For many people in the United States, the prison is invisible. How is this possible, given that the US has the highest incarceration rate in the world, with more than 2.3 million people behind bars? The answer is that prison, as an institution, relies on its own invisibility — its ability to disappear human beings.
Prisons are often stowed away in isolated rural areas and small towns. A large number of people in the US — particularly, those who aren’t part of the communities most impacted by incarceration — simply avert their eyes. Activist and scholar Angela Davis explains that prison is viewed as a repository for societal problems, especially those that stem from racism and capitalism. She writes, “The prison has become a black hole into which the detritus of capitalism is deposited.”
In many prisons around the country, the “detritus” is literal. Prisons are sites of some of the worst environmental injustices in this country.
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Over the past year, Truthout and Earth Island Journal have undertaken an investigation that documents some of these injustices, underscoring the ways in which the prison-industrial complex devastates communities and the environment, taking serious and sometimes life-threatening tolls on human health.
Environmental issues are too often portrayed — by the media, politicians, NGOs and environmentalists themselves — as causes that are separate from the core oppressions embedded in this country’s foundation. Racism, economic injustice, anti-LGBTQ oppression, ableism, sexism and other forces take a backseat in many environmental discussions, if they aren’t completely ignored.
It is impossible to talk about prison, an institution built on slavery, anti-Blackness and anti-Indigenous policies, without confronting these oppressions. It should also be impossible to talk about environmental degradation without addressing oppression and state violence. The rise of the environmental justice movement has given us a framework for understanding the destruction of the environment in the context of the communities it affects most, particularly Black, Brown and poor communities. As Candice Bernd, Zoe Loftus-Farren and Maureen Nandini Mitra show in our investigation, it’s critical that conversations around environmental justice include prisons — both the environmental degradation they cause, and the environment-based health threats to which they expose those trapped inside them.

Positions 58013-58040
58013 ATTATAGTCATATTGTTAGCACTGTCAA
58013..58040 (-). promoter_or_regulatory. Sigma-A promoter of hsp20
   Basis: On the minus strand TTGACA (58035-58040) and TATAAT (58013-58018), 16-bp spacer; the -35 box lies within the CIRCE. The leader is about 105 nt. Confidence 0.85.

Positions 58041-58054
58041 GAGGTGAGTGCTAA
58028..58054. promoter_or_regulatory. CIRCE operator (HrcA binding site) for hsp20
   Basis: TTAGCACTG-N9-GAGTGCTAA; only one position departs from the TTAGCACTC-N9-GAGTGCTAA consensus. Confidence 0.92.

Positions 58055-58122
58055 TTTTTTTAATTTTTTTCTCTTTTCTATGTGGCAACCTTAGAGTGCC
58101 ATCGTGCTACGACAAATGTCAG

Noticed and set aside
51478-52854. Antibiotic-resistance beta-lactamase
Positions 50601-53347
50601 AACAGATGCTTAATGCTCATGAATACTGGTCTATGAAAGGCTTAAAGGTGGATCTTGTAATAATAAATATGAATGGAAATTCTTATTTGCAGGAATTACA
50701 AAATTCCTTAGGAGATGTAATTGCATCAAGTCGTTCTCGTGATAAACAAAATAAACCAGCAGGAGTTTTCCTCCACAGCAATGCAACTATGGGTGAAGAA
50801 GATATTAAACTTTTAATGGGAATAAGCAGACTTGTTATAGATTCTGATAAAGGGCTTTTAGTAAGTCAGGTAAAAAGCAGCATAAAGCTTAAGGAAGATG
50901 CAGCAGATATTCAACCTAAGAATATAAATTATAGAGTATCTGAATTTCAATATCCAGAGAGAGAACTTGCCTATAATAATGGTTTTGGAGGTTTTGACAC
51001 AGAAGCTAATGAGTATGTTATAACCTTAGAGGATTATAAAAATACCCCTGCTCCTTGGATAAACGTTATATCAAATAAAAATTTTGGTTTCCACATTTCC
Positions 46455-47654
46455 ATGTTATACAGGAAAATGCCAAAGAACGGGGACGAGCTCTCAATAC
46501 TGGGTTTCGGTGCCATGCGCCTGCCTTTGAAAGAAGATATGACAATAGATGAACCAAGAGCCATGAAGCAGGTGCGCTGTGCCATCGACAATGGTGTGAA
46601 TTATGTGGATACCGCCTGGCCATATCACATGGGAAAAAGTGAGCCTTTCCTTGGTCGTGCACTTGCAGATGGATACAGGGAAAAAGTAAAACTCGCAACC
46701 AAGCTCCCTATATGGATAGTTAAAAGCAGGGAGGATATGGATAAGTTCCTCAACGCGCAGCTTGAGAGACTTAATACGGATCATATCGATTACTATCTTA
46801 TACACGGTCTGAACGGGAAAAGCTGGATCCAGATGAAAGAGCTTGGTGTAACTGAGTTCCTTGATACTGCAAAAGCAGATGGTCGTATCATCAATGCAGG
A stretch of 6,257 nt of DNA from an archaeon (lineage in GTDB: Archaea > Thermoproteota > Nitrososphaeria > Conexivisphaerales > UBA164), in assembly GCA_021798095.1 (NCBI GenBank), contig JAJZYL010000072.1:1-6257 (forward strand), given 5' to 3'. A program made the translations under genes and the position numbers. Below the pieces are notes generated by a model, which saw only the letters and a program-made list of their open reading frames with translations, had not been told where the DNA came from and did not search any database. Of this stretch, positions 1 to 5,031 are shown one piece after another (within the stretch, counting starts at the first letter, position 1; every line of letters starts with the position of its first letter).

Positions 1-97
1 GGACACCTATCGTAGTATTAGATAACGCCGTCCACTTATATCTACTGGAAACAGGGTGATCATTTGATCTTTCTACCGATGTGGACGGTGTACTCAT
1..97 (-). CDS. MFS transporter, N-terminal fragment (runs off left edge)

At least 589 prisons sit within three miles of a Superfund site. Prisons are often located on contaminated sites like landfills and coal ash dumps. Meanwhile, prisons spill contaminated water, including raw sewage, into local waterways, endangering surrounding communities, which are often rural and poor. While prisons themselves are hidden away, their toxicity spreads far beyond their walls.
Our collaborative investigation demonstrates what many incarcerated people have always known: Prisons are toxic.
However, as more people become aware of the links between environmental degradation and incarceration, exciting opportunities emerge for intersectional activism. As Rose Braz and Craig Gilmore note in their discussion of the links between the environmental justice and anti-prison movements, “many of the costs of over-incarceration are hidden, but … they can, once revealed, prove very effective in moving new and formerly unlikely allies into the fight to reduce the numbers of our neighbors locked away.”
Activists are now building brave coalitions to confront the violence being waged against humanity and the planet. Capitalism’s “black holes” are, increasingly, sites of key struggles for justice on all fronts. It’s time for all of us to recognize that prisons are toxic — and that health, life and freedom from toxicity should be human rights for all.